Sunday, 10 February 2013



     I heard on the grapevine (the very best source of obvious or long out of date news) that the Thornbridge, well known brewers of hoppy porter Juvenia, have decided to stop using lined glasses.

This is a bit of a surprise, but to be honest, when it was mentioned to me, I immediately looked at my glass of Thornbridge beer, and saw that its a traditional size with a line not too far below the lip. They don't use the huge Trophy and John Smiths club pint pots that could fit an extra quarter pint of foam in, they just use what I would consider ordinary glasses with a line.

Having said that, I don't even know if that applies to the whole estate, because I rarely have reason to ask for a top up, so rarely pay much attention.

It will be interesting to see the reaction of drinkers to this change. Brim measure glasses will inevitably save Thornbridge, the struggling millionaire backed brewery, money, as less liquid will go into the pints. Yet Thornbridge beers have never been about billowing heads. The vast range of styles means there isn't really a core "trad" bitter with a similar clientele keen to hold onto their frothy beer culture.

Also, they only have 12 premises (who knew Graze Inn and Relish were theirs!) and that means that the number of customers affected is comparatively small. Comparative, say, to the last pub owning business to make a similar decision - Wetherspoons.

Its weird because one of 'Spoons gripes was that they were wasting too much beer and selling over measures all the time. Obviously there's quite an issue surrounding training and staff knowledge. Thornbridge are near a hundred times smaller than JDW  and also have, as I understand, high expectations of their staff and their knowledge and service.

If this decision is due to them not trusting staff to serve an "acceptable measure" it surely wouldn't be a huge feat to simply issue guidance and monitor that its being followed?

The clear downsides I can see are that since Thornbridge sell to a large number of free trade accounts, only drinkers in its pubs will be drinking less liquid when they buy a pint. If its an annoyance, then drinkers can still get larger measures of their Thornbridge beer elsewhere. There will also be real impact on the guest beers - and a perceived lack of liquid will only show up customers concerns about the prices.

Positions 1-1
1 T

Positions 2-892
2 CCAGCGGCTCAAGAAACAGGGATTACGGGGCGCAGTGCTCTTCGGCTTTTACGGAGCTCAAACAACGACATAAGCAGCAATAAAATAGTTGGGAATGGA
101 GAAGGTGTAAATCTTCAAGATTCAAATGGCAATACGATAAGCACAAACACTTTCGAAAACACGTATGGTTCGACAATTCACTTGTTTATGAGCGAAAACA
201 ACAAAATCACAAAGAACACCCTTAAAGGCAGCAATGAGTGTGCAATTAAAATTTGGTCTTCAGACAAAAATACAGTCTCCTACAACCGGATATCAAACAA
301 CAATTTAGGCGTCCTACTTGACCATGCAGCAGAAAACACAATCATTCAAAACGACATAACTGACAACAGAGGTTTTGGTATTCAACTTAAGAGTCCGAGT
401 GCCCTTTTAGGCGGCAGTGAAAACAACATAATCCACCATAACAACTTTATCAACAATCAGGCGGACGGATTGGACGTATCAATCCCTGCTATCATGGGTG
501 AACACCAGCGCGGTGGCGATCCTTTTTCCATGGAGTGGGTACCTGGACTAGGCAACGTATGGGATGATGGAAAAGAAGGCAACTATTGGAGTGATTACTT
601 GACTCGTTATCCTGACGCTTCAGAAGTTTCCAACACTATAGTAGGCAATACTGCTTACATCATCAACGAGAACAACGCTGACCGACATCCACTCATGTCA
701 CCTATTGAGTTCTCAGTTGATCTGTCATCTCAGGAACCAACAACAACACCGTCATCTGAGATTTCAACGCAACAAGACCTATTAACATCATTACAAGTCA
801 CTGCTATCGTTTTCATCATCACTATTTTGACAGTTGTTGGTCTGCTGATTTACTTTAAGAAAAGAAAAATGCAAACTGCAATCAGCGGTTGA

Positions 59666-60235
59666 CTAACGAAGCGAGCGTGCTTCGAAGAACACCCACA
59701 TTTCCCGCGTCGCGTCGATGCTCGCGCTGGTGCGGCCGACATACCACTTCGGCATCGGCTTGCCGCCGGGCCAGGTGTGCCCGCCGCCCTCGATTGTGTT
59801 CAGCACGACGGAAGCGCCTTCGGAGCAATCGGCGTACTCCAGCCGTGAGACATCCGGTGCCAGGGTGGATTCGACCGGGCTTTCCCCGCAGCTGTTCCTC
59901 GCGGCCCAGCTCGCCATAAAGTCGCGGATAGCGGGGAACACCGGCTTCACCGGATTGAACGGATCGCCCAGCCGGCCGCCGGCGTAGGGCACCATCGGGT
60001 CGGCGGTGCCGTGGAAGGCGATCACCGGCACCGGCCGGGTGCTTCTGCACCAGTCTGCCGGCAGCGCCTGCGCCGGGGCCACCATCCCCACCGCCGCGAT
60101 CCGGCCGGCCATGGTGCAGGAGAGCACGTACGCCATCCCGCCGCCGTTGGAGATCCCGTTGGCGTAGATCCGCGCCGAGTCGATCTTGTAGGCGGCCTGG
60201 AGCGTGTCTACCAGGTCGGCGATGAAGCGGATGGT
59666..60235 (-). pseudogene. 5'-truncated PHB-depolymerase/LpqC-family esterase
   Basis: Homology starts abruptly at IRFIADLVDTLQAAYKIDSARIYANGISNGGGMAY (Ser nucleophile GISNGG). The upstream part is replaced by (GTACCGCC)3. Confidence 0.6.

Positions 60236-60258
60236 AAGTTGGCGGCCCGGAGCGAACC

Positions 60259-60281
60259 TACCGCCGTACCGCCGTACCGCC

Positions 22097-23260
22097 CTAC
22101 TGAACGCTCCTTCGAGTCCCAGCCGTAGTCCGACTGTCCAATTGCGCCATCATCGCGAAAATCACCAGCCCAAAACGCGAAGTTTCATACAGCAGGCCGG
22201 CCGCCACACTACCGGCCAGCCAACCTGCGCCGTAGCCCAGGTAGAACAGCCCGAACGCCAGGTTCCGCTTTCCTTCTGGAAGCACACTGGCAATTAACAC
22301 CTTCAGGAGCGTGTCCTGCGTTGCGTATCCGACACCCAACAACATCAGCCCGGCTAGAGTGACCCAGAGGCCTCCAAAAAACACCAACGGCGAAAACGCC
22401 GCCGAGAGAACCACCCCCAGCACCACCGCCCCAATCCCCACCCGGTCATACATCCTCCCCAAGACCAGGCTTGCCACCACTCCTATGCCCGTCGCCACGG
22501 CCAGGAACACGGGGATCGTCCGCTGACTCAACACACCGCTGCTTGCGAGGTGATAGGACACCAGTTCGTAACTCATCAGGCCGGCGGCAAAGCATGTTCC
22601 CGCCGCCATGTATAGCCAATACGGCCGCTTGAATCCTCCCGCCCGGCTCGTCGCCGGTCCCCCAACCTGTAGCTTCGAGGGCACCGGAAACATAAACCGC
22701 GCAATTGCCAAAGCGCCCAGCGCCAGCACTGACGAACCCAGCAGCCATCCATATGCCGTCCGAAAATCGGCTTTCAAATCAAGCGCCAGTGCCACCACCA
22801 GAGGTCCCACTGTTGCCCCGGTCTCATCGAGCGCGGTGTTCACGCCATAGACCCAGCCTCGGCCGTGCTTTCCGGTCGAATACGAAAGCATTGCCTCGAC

The main thing is, having owned/rented/leased/run pubs for many years, changing the ethos now not only rankles regulars but makes one question, why it wasn't done at the start?

 It will be interesting to see if the wide range of venue types in the Thornbridge estate will disburse the impact, or whether the negative aspects listed above will simply sour the Thornbridge-customer relationship further. It seems a big risk for little perceivable gain

And it would also be great to find out what the reasons are behind the decision.

Wee Beefy


  1. While in principle I support legislation to ensure that a pint equals 20 fluid ounces, in practice I doubt whether any customers will be particularly bothered.

    1. As highlighted by my not really having considered if the pint glasses Thornbridge use are lined or not - their staff seem pretty well trained at presenting beer with enough liquid and head to be fine. Still an odd idea though.

  2. Are customers not bothered because they do not know? How many punters really know a pint is less than a pint?

    I gather Spoons stopped lined glasses because of punter complaints. If it falls below the top people will assume it is a short measure and you will have to deal with queries. If all outlets had to have lined glasses, punters would quickly adjust.

    Another point, the only place I know in the UK that has lined glasses are CAMRA fests, somewhere that over measures are common. Other countries like Germany have lined glasses but dispense from keg.

    1. Quite possibly no punters know - its all about appearance.

      As you say people will ask for a top up if its not filling the glass, when, actually, a tall lined glass (if that makes sense) can accommodate a largish head and a full pint - but in being the shape of a shorter brim measure glass confusion arises (I admit I need pics here).

      Come to think of it, I often to ask for a top up in Spoons but this is most likely down to beer being too lively and staff rushed off their feet. The lined thing in their pubs hasn't made any difference.

      And re lager, when on hols overseas I rarely even look, althugh odd 400ml glasses were spotted in Crete....